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Agronomy Journal Abstract - Agronomy, Soils & Environmental Quality

Evaluating the Contribution of Ionic and Agronomic Components toward Salinity Tolerance in Safflower


This article in AJ

  1. Vol. 107 No. 6, p. 2205-2212
    Received: Apr 26, 2015
    Accepted: July 16, 2015
    Published: August 28, 2015

    * Corresponding author(s): a_arzani@cc.iut.ac.ir
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  1. Hadi Yeilaghia,
  2. Ahmad Arzani *ab and
  3. Mostafa Ghaderiana
  1. a Dep. of Agronomy and Plant Breeding, College of Agriculture, Isfahan Univ. of Technology, Isfahan, 84156-83111, Iran
    b present address: Dep. of Plant Sciences, Univ. of California, Davis, CA 95616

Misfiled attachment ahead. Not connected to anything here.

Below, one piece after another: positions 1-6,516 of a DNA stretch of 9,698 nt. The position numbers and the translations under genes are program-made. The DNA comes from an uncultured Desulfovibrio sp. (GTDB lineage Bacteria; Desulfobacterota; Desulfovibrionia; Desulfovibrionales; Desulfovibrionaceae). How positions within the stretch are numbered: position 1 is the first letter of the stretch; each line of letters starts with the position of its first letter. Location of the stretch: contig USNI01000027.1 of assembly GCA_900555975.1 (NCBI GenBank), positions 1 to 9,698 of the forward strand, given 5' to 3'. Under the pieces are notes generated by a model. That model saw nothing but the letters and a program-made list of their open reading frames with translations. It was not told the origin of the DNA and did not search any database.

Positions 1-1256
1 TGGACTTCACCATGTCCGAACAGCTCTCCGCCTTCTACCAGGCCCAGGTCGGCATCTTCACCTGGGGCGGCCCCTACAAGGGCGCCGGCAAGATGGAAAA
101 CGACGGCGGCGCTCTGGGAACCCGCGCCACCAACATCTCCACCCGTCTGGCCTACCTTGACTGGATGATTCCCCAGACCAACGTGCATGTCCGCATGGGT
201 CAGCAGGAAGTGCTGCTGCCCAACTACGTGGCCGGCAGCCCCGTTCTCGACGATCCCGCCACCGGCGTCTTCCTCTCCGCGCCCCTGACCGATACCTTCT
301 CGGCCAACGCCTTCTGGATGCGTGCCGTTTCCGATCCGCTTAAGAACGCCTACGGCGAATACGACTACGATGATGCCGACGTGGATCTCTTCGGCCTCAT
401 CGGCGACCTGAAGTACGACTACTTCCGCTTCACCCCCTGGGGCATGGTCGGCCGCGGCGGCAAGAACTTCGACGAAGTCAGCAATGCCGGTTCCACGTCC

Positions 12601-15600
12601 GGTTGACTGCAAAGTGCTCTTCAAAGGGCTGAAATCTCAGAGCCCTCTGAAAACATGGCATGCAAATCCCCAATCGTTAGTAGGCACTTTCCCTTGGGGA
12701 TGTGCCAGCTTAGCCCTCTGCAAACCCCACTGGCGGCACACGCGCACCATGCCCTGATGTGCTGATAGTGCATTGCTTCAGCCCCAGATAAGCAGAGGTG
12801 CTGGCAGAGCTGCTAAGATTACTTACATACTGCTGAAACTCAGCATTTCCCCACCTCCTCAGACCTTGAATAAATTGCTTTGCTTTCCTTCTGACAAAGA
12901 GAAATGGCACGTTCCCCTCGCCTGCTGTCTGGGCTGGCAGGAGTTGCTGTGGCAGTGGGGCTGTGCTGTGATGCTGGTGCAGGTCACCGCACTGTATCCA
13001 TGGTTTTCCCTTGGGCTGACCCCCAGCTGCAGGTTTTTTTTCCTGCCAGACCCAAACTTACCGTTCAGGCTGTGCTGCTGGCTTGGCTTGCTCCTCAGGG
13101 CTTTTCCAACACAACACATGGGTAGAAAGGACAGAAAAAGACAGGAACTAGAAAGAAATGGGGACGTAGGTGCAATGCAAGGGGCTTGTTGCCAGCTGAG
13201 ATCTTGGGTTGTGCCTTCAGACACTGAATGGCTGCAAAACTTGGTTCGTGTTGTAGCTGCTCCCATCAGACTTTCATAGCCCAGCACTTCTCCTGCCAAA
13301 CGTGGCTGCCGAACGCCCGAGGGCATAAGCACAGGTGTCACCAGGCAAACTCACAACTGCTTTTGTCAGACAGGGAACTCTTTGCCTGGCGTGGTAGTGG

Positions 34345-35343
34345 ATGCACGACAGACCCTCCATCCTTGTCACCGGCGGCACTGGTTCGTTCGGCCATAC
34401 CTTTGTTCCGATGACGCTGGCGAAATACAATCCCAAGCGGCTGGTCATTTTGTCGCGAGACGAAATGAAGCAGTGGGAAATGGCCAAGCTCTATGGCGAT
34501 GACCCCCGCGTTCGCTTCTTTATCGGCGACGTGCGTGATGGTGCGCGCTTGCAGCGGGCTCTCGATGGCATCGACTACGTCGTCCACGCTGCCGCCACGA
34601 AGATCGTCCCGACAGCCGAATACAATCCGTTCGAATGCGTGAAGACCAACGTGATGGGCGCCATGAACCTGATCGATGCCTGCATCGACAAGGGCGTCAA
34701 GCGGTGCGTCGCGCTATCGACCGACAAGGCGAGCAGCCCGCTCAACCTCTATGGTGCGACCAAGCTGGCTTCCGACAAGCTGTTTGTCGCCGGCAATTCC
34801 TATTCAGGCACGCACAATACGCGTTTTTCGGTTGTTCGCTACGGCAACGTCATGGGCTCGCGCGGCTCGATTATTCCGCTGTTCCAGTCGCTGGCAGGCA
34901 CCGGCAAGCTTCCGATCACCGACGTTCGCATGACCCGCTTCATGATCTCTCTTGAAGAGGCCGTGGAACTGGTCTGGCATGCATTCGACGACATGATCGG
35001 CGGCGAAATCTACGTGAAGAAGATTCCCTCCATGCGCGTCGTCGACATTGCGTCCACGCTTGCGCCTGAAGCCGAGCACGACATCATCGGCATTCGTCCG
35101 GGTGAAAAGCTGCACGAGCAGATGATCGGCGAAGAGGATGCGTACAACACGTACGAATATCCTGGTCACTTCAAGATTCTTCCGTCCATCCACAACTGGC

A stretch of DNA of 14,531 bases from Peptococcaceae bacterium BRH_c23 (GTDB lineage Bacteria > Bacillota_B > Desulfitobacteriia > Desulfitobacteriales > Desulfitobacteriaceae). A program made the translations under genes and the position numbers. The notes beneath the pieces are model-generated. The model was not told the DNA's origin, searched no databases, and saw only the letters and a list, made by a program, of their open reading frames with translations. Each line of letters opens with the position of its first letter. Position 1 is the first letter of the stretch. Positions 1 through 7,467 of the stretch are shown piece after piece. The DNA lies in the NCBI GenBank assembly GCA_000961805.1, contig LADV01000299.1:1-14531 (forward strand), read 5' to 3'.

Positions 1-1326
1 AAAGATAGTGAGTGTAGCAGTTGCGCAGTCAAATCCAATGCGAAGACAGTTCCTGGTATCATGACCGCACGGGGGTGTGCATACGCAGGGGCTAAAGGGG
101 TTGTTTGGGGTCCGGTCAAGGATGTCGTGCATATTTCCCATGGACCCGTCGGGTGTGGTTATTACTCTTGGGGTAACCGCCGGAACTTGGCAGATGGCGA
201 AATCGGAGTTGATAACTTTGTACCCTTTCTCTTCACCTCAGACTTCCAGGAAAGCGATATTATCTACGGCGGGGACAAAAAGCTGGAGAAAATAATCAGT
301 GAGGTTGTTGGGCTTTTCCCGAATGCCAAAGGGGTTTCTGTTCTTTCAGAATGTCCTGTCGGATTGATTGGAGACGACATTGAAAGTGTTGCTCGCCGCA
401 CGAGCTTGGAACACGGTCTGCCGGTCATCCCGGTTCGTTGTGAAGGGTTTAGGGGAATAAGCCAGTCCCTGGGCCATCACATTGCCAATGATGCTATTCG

Safflower (Carthamus tinctorius L.) is a versatile crop species that is well adapted to arid and semiarid conditions. Limited information is available on the response of safflower genotypes to salinity stress under field conditions. The objective of this study was to investigate the effects of field salinity on seed yield, yield components, and leaf ionic concentrations in different safflower genotypes. A 2-yr field experiment was conducted in normal (E1) and saline (E2) field conditions using 64 safflower genotypes. Plant height, number of capitula per plant, number of seeds per capitulum, 1000-seed weight, seed yield, biological yield, and harvest index were determined in this study. Leaf concentrations of Na+ and K+ were also measured and the K+/Na+ ratio calculated. Results indicated that under salinity all the traits significantly decreased except tissue Na+ content and harvest index. Linear regression and genotype-by-traits analyses revealed a strong inverse association between leaf Na+ concentration and salinity tolerance. Results of stepwise multiple regression analysis showed that plant height, number of capitula per plant, biological yield, harvest index, and leaf Na+ content were the strongest predictors of seed yield, collectively explaining 97% of the variation in seed yield under saline conditions. Therefore, the only ionic predictor of salinity tolerance in the regression model, leaf Na+ concentration, can be suggested as an effective indirect screening criterion for salinity tolerance in safflower. The mechanisms of Na+ homoeostasis, including Na+-specific transport or K+/Na+ co-transport, could also be explored using the most contrasting genotypes with respect to salinity stress.

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